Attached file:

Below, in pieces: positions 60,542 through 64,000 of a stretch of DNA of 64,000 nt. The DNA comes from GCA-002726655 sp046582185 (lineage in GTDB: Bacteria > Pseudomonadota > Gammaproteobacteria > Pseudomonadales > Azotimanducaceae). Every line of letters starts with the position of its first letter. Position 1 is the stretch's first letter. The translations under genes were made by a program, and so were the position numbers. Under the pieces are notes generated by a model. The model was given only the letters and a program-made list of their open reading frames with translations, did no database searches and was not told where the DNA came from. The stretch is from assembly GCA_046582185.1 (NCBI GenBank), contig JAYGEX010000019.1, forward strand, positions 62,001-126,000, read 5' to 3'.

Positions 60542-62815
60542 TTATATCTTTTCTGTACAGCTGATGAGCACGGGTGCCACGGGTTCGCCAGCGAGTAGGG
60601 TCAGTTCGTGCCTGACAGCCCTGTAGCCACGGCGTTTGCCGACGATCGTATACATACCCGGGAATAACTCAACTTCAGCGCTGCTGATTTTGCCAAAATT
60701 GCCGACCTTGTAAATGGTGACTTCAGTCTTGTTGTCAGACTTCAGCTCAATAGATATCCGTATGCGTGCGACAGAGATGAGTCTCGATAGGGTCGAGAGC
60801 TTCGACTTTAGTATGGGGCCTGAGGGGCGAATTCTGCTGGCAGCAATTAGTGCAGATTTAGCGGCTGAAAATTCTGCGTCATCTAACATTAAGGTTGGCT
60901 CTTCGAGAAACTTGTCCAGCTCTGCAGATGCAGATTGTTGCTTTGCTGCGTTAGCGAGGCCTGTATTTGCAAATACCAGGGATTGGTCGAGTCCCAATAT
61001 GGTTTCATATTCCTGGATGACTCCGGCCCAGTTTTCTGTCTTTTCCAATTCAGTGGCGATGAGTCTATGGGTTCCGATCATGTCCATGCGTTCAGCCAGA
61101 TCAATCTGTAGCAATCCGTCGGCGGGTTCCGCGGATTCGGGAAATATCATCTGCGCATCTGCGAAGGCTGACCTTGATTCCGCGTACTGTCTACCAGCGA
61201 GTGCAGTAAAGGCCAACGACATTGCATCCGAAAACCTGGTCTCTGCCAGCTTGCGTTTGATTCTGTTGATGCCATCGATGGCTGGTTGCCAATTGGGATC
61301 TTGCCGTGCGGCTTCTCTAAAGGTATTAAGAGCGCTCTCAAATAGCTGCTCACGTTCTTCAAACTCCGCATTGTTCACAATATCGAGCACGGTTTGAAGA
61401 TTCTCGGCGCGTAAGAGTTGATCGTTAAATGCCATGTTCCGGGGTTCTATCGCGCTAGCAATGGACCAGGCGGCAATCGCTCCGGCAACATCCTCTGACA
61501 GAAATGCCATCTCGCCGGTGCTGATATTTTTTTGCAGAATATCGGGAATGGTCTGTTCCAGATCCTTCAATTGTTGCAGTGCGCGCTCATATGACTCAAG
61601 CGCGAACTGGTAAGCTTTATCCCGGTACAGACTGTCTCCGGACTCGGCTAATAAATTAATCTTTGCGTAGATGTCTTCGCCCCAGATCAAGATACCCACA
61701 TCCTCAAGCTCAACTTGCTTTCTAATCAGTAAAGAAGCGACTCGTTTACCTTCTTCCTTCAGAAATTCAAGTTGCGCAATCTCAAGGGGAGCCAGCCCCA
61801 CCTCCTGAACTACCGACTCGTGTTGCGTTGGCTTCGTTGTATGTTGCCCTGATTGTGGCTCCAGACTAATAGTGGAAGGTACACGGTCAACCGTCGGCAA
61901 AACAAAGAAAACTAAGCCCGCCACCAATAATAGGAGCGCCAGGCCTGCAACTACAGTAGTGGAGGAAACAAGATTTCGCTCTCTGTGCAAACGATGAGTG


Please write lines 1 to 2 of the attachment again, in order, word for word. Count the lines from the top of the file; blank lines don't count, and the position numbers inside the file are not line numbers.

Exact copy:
Below, in pieces: positions 60,542 through 64,000 of a stretch of DNA of 64,000 nt. The DNA comes from GCA-002726655 sp046582185 (lineage in GTDB: Bacteria > Pseudomonadota > Gammaproteobacteria > Pseudomonadales > Azotimanducaceae). Every line of letters starts with the position of its first letter. Position 1 is the stretch's first letter. The translations under genes were made by a program, and so were the position numbers. Under the pieces are notes generated by a model. The model was given only the letters and a program-made list of their open reading frames with translations, did no database searches and was not told where the DNA came from. The stretch is from assembly GCA_046582185.1 (NCBI GenBank), contig JAYGEX010000019.1, forward strand, positions 62,001-126,000, read 5' to 3'.

Positions 60542-62815